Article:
Our Corbus Pharmaceuticals Stock Prediction in 2019 (Buy or Sell?)

On March 29, 1992, Bill Clinton made a startling statement during his ultimately successful run for the presidency. Responding to a question at a candidate’s forum, then-Arkansas Governor Clinton was compelled to admit that he had experimented with marijuana as a youth.

Clinton’s words are now infamous: “I didn’t inhale it, and never tried it again.”

At the time, Tonight show host Johnny Carson joked: “That’s the trouble with the Democrats. Even when they do something wrong, they don’t do it right.”

Fast forward 27 years to 2019. Boy, have things changed.

The quickening pace of marijuana legalization has spawned a multi-billion-dollar marijuana industry, with investors jumping on the pot bandwagon. One hot pot stock right now is Corbus Pharmaceuticals (NSDQ: CRBP), a small-cap clinical-stage biotech that’s developing new drugs to commercialize.

Corbus has been on the move lately. The shares of this cannabis biotech have gained 20.2% over the past month, beating the health care sector’s loss of 0.2% and the S&P 500’s gain of 2.3% over that period.

Ten states and the District of Columbia have full marijuana legalization, and another 23 states permit medicinal uses with permission from a doctor. Pot remains illegal at the federal level, but some politicians want to change that.

In February 2019, U.S. Sen. Cory Booker (D-NJ) reintroduced legislation to legalize marijuana nationwide and expunge federal convictions for possession or use of the drug. Booker is running for president in 2020 and his rivals for the Democratic nomination support the bill.

Ever since the Democrats took control of the House of Representatives in November, the move for full legalization of marijuana has gathered steam. Indeed, among Democrats, marijuana has become a political litmus test. The party increasingly skews toward the left; Democrats who oppose pot legalization are finding themselves marginalized on the issue.

That’s a huge tailwind for the booming marijuana industry, especially biotechnology firms such as Corbus that are developing new drugs for diseases that resist conventional therapies. This “Green Rush” is feeding an investor frenzy, reminiscent of the 19th century Gold Rush. We’re witnessing enormous hype over a multitude of marijuana plays, many of them tiny penny stocks that generate neither earnings nor revenue.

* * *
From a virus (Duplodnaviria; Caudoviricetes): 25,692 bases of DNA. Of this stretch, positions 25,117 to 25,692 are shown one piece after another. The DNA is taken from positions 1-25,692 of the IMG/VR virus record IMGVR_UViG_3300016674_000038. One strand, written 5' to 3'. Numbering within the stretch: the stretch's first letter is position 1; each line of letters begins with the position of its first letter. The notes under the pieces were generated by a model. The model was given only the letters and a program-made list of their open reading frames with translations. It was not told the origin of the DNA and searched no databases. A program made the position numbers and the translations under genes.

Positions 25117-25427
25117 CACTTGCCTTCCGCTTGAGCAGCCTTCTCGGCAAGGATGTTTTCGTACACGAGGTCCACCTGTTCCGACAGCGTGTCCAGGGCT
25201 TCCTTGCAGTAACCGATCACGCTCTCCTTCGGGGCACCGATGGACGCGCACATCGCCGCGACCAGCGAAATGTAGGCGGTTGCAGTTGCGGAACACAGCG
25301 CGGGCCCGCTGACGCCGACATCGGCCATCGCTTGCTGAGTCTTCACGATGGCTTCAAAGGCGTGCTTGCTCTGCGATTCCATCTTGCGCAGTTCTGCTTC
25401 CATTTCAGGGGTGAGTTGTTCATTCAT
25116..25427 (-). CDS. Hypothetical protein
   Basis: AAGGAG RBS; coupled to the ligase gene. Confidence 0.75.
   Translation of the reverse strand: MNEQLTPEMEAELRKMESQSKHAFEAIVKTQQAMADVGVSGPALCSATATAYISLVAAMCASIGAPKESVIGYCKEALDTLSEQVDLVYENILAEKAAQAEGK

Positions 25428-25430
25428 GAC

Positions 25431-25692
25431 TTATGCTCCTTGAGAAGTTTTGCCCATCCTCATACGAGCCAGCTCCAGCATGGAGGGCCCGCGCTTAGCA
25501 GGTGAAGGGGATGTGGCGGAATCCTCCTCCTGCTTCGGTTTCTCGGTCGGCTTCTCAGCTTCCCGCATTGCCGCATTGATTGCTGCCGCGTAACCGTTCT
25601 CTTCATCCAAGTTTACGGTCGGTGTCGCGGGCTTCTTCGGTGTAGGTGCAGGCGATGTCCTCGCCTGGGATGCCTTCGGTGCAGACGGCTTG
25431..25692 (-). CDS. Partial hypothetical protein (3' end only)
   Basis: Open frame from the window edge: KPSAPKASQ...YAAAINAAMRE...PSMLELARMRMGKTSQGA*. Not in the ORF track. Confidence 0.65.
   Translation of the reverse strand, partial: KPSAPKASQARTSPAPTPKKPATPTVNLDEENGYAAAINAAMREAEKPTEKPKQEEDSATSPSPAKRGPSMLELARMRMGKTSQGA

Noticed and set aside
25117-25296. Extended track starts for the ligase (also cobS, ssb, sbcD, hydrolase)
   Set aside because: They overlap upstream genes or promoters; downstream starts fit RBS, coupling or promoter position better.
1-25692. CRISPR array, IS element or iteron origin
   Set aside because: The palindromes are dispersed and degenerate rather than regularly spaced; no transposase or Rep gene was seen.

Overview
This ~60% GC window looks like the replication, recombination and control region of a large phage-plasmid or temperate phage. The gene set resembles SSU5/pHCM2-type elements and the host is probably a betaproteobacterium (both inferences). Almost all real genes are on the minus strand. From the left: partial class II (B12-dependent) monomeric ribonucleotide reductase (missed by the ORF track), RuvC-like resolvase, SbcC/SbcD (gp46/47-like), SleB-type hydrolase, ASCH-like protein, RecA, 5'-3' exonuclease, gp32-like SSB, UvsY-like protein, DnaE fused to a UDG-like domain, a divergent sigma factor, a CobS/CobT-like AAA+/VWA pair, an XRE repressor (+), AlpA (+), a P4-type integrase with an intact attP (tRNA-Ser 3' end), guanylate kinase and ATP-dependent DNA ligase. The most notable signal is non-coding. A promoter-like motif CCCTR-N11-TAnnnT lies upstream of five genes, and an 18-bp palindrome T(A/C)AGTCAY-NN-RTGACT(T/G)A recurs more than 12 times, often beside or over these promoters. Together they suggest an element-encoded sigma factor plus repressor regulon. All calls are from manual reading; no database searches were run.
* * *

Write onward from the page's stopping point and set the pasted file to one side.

But what about Corbus? Is this stock worth buying in 2019? Or will it crash and burn like a lot of “fad” stocks in the marijuana space? Let’s find out.

What's In This Guide?

What Is Corbus Pharmaceuticals?

Based in Norwood, Mass., Corbus is a Phase III clinical-stage pharmaceutical company. That means it is involved in double-blind randomized trials for drugs, in which one group of patients receives the drug, while a control group is given a placebo. The trick is that neither the patients nor the researchers know who gets the drug.

marijuana cash

Phase III studies have hundreds or even thousands of patients and studies can go on for years. The goal is to root out all possible side effects or adverse conditions, as well as study the long-term effectiveness of the drug.

With a market cap of $465.5 million, Corbus specifically works with drugs to treat inflammatory and fibrotic diseases using endocannabinoid system-targeting candidates.

The company’s top candidate is Lenabasum. It’s entirely synthetic and designed to stop chronic inflammation and fibrotic processes. Lenabasum is being used to treat trial patients suffering from systemic sclerosis, cystic fibrosis, dermatomyositis, and lupus.

Corbus also is exploring CRB-4001, designed to treat cholangitis, idiopathic pulmonary fibrosis, radiation-induced pulmonary fibrosis, myocardial fibrosis, and acute interstitial nephritis, among other ailments. CRB-4001 is pre-clinical and set to begin Phase 1 this year.

The company is looking into another 600 molecules for possible clinical trials.

How Has Corbus’ Stock Performed?

  • Over the past 12 months, Corbus shares have lost 26.8% whereas the S&P 500 has gained 9.6%.
  • Over the past two years, Corbus shares have gained 0.4% whereas the S&P 500 has gained 21.7%.
  • Over the past five years, Corbus shares have gained 141% whereas the S&P 500 has gained 42%.

How Has Corbus Performed in 2017/2018?

  • In 2017, Corbus shares lost 15.9% whereas the S&P 500 gained 19.4%.
  • In 2018, Corbus shares lost 31.2% whereas the S&P 500 lost 7.5%.

Who Are Corbus’ Rivals?

Let’s look at Corbus’ main competitors, all of which face strong prospects and pose formidable direct challenges.

Roche Holding (OTC: RHHBY)

Corbus has its hands full with Roche, the mega-cap ($236.1 billion) company that has scores of drugs and therapies, of which fibrotic diseases are included.

Esbriet, for example, is a Roche drug that treats idiopathic pulmonary fibrosis. This disease creates scarred lungs and makes it hard to breathe. It is particularly effective in patients whose disease is rapidly progressing.

Pulmozyme is an aerosol treatment for cystic fibrosis. The disease is caused by a defective gene, which creates mucus buildup in the lungs and pancreas. This traps bacteria and leads to a lot of infections and lung damage. Eventually, the patient experiences respiratory failure. In the pancreas, the mucus prevents the release of digestive enzymes which means vital nutrients can’t be broken down and received by the body.